An individual who lives in an oral culture uses his senses differently than one who lives in a literate culture, and with that different sensual deployment comes a different way of conceiving his own relations with his environment, a different conception of his body and a different conception of his self. The difference revolves around the physiological and psychological phenomenon of individual self-control. Self-control is minimally stressed in an oral milieu where most of the data important for survival and understanding are channelled into the individual through the open conduits of his senses, particularly his sense of sound, in a continuous interaction linking him with the world outside him. Complete openness to the environment is a condition of optimum awareness and alertness for such a person, and a continual fluent interchange of sensual impressions and responses between the environment and himself is the proper condition of his physical and mental life. To close his sense off from the outside world would be counter-productive to life and to thought.
I quote at length to make a few points: self-control is not alien to an oral culture, indeed regulation of information received is important for sorting out life and thought. Carson's individual could be a tool maker or a creator of artefacts — and would there not be need for periods of introspection to build and create?

Substitute tool-making for reading and writing in the continuation of her account to see that all that is ascribed to the power of reading and writing can and does exist in prior oral cultures.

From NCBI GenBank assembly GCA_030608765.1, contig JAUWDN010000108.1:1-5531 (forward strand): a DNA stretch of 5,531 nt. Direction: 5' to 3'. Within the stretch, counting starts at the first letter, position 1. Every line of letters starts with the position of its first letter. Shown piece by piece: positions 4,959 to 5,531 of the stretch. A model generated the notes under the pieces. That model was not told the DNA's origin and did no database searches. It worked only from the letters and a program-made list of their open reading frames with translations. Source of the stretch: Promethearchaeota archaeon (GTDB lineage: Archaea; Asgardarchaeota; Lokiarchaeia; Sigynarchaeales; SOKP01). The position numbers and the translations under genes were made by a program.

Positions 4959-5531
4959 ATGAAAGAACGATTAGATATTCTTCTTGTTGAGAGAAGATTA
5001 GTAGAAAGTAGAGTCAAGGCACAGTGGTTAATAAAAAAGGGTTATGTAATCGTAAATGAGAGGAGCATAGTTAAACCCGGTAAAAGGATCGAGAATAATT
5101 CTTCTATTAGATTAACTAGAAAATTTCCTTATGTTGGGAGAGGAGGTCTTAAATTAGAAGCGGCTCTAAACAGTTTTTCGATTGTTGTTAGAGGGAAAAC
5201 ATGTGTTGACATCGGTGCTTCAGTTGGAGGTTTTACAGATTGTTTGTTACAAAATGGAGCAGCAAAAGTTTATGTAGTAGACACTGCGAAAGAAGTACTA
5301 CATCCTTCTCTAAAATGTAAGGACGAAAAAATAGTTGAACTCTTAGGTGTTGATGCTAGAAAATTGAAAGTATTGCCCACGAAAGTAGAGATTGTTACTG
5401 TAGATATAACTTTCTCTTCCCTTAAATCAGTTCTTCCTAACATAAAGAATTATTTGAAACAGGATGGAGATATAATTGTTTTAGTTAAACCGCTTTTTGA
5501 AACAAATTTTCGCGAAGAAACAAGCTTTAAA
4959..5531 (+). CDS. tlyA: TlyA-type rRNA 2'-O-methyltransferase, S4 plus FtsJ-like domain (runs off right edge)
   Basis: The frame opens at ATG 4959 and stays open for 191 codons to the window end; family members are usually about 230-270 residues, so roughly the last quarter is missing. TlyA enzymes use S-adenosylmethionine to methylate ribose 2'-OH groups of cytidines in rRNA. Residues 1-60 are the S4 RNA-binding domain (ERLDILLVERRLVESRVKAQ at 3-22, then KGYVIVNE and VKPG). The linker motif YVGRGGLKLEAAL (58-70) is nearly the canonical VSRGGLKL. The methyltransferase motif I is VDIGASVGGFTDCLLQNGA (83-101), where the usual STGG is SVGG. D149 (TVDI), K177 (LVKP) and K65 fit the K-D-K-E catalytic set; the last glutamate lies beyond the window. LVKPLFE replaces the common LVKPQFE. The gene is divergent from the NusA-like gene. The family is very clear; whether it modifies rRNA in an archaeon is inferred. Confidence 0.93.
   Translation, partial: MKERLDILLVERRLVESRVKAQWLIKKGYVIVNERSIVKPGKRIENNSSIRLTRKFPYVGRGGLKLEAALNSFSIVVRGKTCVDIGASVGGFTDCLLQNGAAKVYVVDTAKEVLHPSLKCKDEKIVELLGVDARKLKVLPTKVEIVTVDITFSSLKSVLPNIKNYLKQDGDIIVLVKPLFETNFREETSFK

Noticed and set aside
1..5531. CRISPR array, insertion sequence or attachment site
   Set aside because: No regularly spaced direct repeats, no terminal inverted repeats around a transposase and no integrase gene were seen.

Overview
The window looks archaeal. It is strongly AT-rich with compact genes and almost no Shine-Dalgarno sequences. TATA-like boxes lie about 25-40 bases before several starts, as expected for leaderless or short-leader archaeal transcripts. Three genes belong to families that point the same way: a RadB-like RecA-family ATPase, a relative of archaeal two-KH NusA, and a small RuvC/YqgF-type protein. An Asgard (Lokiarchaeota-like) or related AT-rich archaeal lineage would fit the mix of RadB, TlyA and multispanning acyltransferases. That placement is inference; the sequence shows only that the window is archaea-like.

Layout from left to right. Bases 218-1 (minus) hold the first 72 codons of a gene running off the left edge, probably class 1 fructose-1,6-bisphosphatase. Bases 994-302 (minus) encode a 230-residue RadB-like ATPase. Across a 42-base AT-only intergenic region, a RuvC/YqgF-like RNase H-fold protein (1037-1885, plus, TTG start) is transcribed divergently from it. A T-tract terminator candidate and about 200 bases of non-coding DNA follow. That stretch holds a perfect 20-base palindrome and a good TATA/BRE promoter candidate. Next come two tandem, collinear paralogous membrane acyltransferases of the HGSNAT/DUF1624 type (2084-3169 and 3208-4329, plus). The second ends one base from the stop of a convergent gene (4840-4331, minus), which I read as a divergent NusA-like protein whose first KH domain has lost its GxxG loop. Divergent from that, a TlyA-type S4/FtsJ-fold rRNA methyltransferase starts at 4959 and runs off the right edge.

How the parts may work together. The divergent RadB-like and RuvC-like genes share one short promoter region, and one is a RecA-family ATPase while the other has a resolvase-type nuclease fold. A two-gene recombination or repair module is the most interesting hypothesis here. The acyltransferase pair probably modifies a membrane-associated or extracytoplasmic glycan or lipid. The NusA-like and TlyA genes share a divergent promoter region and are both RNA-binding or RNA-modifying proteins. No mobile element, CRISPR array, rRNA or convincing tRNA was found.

When people begin to learn reading and writing, a different scenario develops. Reading and writing require focusing the mental attention upon a text by means of the visual sense. As an individual reads and writes he gradually learns to close or inhibit the input of his senses, to inhibit or control the responses of his body, so as to train energy and thought upon the written words. He resists the environment outside him by distinguishing and controlling the one inside him. This constitutes at first a laborious and painful effort for the individual, psychologists and sociologists tell us. In making the effort he becomes aware of the interior self as a entity separable from the environment and its input, controllable by his own mental action. The recognition that such controlling action is possible, and perhaps necessary, marks an important stage in ontogenic as in phylogenetic development, a stage at which the individual personality gathers itself to resist disintegration.
What I do grant is that reading and writing permit affordances that enhance recursivity. It is easier in writing to inscribe the writing moment into itself. And easier for the reader to be aware of his or her own reading. But self-relexivity is not alien to an oral culture.

Instead of a historiography of rupture between literate and oral eras, one can following Carson's own triangulation of beloved, lover and the distance between the two, propose a schema between environment, interior self and the distance between them. The structure may vary from historical instance to historical instance but it is not totally absent from any given formation. I still maintain that storytelling in an oral culture demands self-control and writing as a practice can lead the self to disintegrate along lines of flight. In either situation, one can take on or resist voices. Voice-distance-self.

And so for day 1875

"wild starlight"

It is no wonder that in a book of poems entitled Light-crossing Michael Redhill makes us attentive to starlight.

starblown night, scattered salt thrown for good luck over a shoulder
That was from "Night Driving"
This is from "Mahoney Point"
But the Milky Way is a chalk mark